Video Recording and Uploading Practice

This week we had a task to make a video recording of our teacher Richard teaching a lesson.Then we had to upload the file on Moodle. I managed to record some part of the lesson. However, I was not successful in uploading the camera file which I recorded, so this is an excerpt of a lesson found online.

The video recording task was carried by myself and other students. I used my own mobile phone device to record the lesson. My aim was to capture Richard teaching by following the rule of two thirds. This means that I tried to ensure that I recorded Richard for at least two thirds of camera time and the rest of the time was taken by the presentation. I made sure that I did not use any swift movements when I wanted to change the place of capturing. This was because so it does not cause a distraction for any viewers who will view it later. This practice was considered to be effective so I can capture the best shots I can. However, I did not record the full lesson. The reason is that my phone memory ran out of space. This practice indicates that I need to consider in future which device I should be using and how much memory, power and capability it has.

The second task was to upload the file on Moodle and I had several options. Firstly, I opened my email and attached the file with new email so I can send it to do a different email. Secondly, I  opened that particular email where I had sent this file so I can save it on my computer. Finally, I uploaded the saved file from the computer. After I applied this procedure, I realised that the attachment was not attached to the sent email. I retried to send it and tried to investigate why video files can not be attached. Doing this trial and error experience, I accidentally I pressed a function button on my phone that deleted the recorded file. later on, I attached a voice recorded file and that was attached and received in the recipient email.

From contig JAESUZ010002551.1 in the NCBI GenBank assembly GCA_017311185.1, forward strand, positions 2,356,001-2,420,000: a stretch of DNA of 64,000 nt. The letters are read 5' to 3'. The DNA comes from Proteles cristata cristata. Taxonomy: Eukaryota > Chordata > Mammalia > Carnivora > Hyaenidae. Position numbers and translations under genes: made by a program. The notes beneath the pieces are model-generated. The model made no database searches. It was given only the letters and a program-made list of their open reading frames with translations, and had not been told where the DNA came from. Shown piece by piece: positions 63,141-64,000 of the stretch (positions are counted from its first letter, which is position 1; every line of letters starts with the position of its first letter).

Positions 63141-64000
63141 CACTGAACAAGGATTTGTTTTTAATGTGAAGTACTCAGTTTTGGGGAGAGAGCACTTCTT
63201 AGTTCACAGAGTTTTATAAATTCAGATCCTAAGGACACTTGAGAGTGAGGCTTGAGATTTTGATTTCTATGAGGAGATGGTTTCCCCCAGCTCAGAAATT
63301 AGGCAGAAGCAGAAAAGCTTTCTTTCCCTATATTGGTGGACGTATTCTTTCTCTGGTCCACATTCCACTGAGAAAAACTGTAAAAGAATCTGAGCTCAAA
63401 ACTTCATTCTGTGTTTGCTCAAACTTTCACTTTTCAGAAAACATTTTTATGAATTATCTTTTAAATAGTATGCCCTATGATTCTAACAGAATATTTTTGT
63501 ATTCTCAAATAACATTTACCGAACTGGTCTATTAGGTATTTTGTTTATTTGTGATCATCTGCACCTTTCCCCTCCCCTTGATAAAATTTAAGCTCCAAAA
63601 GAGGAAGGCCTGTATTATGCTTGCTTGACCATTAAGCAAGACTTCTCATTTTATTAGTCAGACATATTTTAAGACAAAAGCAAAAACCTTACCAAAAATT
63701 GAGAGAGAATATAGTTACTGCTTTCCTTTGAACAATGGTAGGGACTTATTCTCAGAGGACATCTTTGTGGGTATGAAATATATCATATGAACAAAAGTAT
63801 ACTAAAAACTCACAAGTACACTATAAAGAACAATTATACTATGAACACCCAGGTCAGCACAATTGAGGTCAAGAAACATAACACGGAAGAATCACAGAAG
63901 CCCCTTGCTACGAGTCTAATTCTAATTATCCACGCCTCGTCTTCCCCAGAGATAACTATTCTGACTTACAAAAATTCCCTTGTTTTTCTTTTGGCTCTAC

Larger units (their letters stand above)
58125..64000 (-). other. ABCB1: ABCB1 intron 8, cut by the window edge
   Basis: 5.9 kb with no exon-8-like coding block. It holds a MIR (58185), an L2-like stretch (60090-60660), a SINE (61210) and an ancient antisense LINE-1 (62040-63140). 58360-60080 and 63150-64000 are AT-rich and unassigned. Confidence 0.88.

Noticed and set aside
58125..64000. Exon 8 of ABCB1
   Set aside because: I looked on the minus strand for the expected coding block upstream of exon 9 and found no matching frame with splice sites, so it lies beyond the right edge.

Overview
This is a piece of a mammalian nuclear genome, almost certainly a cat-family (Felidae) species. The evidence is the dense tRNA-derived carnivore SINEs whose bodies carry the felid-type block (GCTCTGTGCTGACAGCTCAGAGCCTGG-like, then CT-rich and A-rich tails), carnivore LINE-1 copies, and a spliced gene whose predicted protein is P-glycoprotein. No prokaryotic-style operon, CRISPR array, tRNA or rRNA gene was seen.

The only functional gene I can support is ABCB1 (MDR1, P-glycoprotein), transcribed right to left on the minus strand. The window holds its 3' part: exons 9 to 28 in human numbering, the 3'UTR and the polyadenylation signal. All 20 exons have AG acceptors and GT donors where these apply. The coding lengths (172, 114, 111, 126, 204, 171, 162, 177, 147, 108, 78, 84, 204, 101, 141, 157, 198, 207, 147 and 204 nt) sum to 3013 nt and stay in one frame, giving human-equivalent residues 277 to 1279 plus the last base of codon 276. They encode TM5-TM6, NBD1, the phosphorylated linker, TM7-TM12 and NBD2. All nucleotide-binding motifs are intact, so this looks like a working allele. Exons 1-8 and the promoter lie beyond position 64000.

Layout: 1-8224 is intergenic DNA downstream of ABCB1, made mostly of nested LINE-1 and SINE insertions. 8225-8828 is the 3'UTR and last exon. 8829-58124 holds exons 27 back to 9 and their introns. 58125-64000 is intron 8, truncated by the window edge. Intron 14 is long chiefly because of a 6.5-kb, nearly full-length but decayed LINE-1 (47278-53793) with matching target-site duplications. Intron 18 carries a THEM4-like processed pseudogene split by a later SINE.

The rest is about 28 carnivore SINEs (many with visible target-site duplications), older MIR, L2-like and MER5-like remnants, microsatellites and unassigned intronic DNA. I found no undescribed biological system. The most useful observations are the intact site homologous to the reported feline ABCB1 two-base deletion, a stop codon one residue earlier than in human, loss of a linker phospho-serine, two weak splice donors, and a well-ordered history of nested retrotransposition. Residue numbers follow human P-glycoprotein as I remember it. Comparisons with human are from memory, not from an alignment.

This practice suggested that I need to evaluated which method I need to apply. I need to be aware of a way that does not involve multiple tasks. For example, in this task, I chose a way that involved recording, saving, transferring via email, downloading and uploading. Next time, I will investigate an alternative method. Additionally, some files can not be attached in an email. The reason is that they can be over the limit that is allowed. If this is the case, any type of file will not be attached in an email. Alternatively, one drive or sway can be used for this purpose.

What is important that videos can be used for the educational purpose (The University of Queensland n.d). For example, a teacher can record students speech and then reflect on the areas of improvement. Similarly, those students that do an outstanding work can be recorded and used as a model for other students. Equally, they can be used for intrinsic and extrinsic motivations to capture the excellence. Finally, lessons can be recorded by the facilitator and uploaded on an online tool and van be shared with other facilitators. However, they can be drawbacks. One is that there is a possibility of equipment failure. For example, if a projector becomes faulty, it can take a time to be fixed. Similarly, some facilitators may not be familiar with the equipment. It can be time-consuming to get used to this potential educational resource.

The theoretical explanation is that it makes a connection with memory process and with visual clues (Wang 2017, p.175). It also helps to recall the stored knowledge. It includes sounds and animation that creates engagement. Therefore, it becomes insightful. Furthermore, it enables students to acquire transferable skills.

         Reference List

The University of Queensland (n.d) Pedagogical benefits [Online] Available:  http://www.uq.edu.au/teach/video-teach-learn/ped-benefits.html

Wang, B. (2017). ‘The College English Teaching Reform Based on MOOC’. English Language Teaching; Vol. 10, No. 2; 2017

Advertisements

Leave a Reply

Fill in your details below or click an icon to log in:

WordPress.com Logo

You are commenting using your WordPress.com account. Log Out / Change )

Twitter picture

You are commenting using your Twitter account. Log Out / Change )

Facebook photo

You are commenting using your Facebook account. Log Out / Change )

Google+ photo

You are commenting using your Google+ account. Log Out / Change )

Connecting to %s